Type 2 Research

From the ADA Scientific Sessions

Sep 1, 2006

Reducing Inner Body Fat Is the Key to Metabolic Improvement After Weight Loss

Reducing visceral fat (the fat that surrounds the body’s vital organs) is responsible for metabolic improvements after weight loss, say Italian researchers. Reduction in subcutaneous fat (fat under the surface of the skin) is not, however.

“In 10 obese subjects, we determined visceral and subcutaneous abdominal fat volume by MRI [magnetic resonance imaging],” they write. “Subjects were then enrolled in a weight-reduction program based on dietary and lifestyle counseling, and MRI was repeated after each subject had achieved a weight loss equal to at least 5 percent of the original body weight.”

The researchers observed “a significant correlation between the amount of visceral fat lost and the improvement in insulin sensitivity.” No correlation, however, was observed between the amount or the percentage of subcutaneous fat lost.


Studies Confirm Byetta Efficacy and Safety

Allen B. King, MD, and colleagues undertook a study of the first 100 patients to take Byetta.

The patients’ charts were reviewed. Byetta was initiated at 5 mcg twice a day and increased to 10 mcg twice a day within four weeks in most cases. Patients were encouraged to reduce their intake of food and to increase activity.

Of the 68 who were still on Byetta at the 12-week mark, King noted that Byetta reduced A1C while allowing a reduction of diabetic medications.


In another Byetta study, German researchers studied the safety and effects of a once-weekly long-acting release formulation of Byetta over the course of 15 weeks in people with type 2.

Forty-five participants were enrolled in a randomized, double-blind, placebo-controlled study. Once-weekly doses of either 0.8 mg or 2.0 mg of long-acting release formulation Byetta or placebo were administered for 15 weeks.

“Exenatide [long-acting release] 0.8 mg and 2.0 mg treatment resulted in reductions from baseline A1C and fasting plasma glucose [42.7 mg/dl and 39 mg/dl, respectively] compared to corresponding increases . . . with placebo,” write the researchers. “With [Byetta] the proportion of patients achieving an A1C [of 7% or less] was 33 percent and 86 percent with 0.8 mg and 2.0 mg long-acting release formulation and 0 percent with placebo.

The researchers note that mild nausea was the most frequent adverse event during treatment with Byetta long-acting release.

No severe hypoglycemia was observed.


Type 2s Should Keep an Eye on Those AGEs

Chinese researchers say that advanced glycation end products (AGEs) play a role in HDL dysfunction in people with type 2. AGEs have been previously implicated in oxidative stress; therefore, the researchers say that increased AGEs may be associated with HDL (“good cholesterol”) dysfunction.

“The association between serum AGEs and the impaired antioxidative activity of HDL suggests that HDL dysfunction in diabetes may be partly due to the increased oxidative stress induced by AGEs,” the researchers conclude. “Whether the reduced antioxidative activity of HDL is due to consumption of HDL-associated antioxidative enzymes and the roles of AGEs involved are under investigation.”


Click Here To View Or Post Comments

Categories: A1c Test, Diabetes, Diabetes, Food, Insulin, Low Blood Sugar, Type 2 Issues, Type 2 Medications, Weight Loss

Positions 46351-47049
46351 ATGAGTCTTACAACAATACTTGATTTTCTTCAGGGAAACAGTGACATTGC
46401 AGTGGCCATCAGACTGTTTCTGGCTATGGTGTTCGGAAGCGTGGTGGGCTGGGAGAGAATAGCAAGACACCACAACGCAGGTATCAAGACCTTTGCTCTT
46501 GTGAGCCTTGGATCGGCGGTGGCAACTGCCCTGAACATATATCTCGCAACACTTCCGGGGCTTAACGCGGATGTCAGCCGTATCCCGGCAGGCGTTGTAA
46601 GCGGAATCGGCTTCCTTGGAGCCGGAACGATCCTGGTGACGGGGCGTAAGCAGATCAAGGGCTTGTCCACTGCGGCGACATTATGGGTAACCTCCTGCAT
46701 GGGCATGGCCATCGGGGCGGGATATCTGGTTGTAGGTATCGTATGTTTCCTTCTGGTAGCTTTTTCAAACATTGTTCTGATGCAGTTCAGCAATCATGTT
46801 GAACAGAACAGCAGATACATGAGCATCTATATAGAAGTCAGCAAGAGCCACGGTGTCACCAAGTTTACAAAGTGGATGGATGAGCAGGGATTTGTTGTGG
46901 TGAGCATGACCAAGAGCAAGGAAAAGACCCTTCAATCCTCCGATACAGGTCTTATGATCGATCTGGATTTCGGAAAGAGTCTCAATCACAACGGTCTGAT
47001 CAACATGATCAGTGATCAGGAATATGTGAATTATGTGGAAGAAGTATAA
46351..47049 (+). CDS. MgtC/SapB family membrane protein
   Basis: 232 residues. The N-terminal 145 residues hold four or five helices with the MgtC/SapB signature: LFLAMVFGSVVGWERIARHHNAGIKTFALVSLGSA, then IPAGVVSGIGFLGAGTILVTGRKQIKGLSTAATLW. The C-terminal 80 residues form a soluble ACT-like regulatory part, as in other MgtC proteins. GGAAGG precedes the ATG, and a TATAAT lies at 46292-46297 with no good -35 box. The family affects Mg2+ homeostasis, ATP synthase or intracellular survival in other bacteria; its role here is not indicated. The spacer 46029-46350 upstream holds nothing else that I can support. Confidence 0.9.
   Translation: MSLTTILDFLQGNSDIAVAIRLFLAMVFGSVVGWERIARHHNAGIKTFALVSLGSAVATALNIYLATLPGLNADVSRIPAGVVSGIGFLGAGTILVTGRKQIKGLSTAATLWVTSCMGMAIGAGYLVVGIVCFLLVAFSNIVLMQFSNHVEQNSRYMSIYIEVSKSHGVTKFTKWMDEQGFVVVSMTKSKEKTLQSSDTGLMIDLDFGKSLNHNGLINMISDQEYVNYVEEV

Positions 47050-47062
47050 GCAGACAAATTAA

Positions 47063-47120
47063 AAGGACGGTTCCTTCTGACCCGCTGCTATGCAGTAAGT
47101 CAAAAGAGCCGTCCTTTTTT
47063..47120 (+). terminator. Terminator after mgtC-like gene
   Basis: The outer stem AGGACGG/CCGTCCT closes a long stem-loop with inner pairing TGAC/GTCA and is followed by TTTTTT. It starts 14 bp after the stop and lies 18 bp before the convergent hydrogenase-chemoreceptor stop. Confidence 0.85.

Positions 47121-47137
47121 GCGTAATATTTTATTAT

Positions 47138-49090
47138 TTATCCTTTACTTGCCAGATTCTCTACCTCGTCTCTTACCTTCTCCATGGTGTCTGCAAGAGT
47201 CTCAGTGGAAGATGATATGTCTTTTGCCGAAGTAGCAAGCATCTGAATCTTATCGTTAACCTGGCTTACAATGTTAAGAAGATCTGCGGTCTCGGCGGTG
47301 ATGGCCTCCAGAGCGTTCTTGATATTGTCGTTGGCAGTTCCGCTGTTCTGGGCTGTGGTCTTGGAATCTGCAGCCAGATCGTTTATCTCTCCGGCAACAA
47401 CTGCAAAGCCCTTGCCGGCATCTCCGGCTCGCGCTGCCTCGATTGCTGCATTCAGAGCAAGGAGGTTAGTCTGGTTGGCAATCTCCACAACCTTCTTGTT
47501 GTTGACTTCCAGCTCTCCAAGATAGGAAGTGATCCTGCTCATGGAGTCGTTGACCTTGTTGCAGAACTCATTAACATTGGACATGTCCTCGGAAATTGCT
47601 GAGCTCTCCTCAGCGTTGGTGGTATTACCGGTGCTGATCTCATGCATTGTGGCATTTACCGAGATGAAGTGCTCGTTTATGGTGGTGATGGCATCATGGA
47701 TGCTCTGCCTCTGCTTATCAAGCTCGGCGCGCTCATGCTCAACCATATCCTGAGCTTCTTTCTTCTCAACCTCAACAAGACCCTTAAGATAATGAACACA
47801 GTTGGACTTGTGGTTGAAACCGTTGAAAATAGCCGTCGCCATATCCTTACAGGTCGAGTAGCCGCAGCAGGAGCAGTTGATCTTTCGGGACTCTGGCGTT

Take the Diabetes Health Pump Survey
See What's Inside
Read this FREE issue now
For healthcare professionals only
  • 12th Annual Product Reference Guide
  • Insulin Syringe Chart
  • Insulin Pen Needles Chart
  • Fast-Acting Glucose
  • Sharps Disposal
  • Blood Glucose Meters Chart
  • Insulin Pumps Chart
See the entire table of contents here!

You can view the current or previous issues of Diabetes Health online, in their entirety, anytime you want.
Click Here To View

See if you qualify for our free healthcare professional magazines. Click here to start your application for Pre-Diabetes Health, Diabetes Health Pharmacist and Diabetes Health Professional.

Learn More About the Professional Subscription

Free Diabetes Health e-Newsletter

Top Rated
Print | Email | Share | Comments (0)

You May Also Be Interested In...


Add your comments about this article below. You can add comments as a registered user or anonymously. If you choose to post anonymously your comments will be sent to our moderator for approval before they appear on this page. If you choose to post as a registered user your comments will appear instantly.

When voicing your views via the comment feature, please respect the Diabetes Health community by refraining from comments that could be considered offensive to other people. Diabetes Health reserves the right to remove comments when necessary to maintain the cordial voice of the diabetes community.

For your privacy and protection, we ask that you do not include personal details such as address or telephone number in any comments posted.

Don't have your Diabetes Health Username? Register now and add your comments to all our content.

Have Your Say...

Username: Password:
©1991-2015 Diabetes Health | Home | Privacy | Press | Advertising | Help | Contact Us | Donate | Sitemap

Diabetes Health Medical Disclaimer

The information on this site is not intended or implied to be a substitute for professional medical advice, diagnosis or treatment. All content, including text, graphics, images, and information, contained on or available through this website is for general information purposes only. Opinions expressed here are the opinions of writers, contributors, and commentators, and are not necessarily those of Diabetes Health. Never disregard professional medical advice or delay seeking medical treatment because of something you have read on or accessed through this website.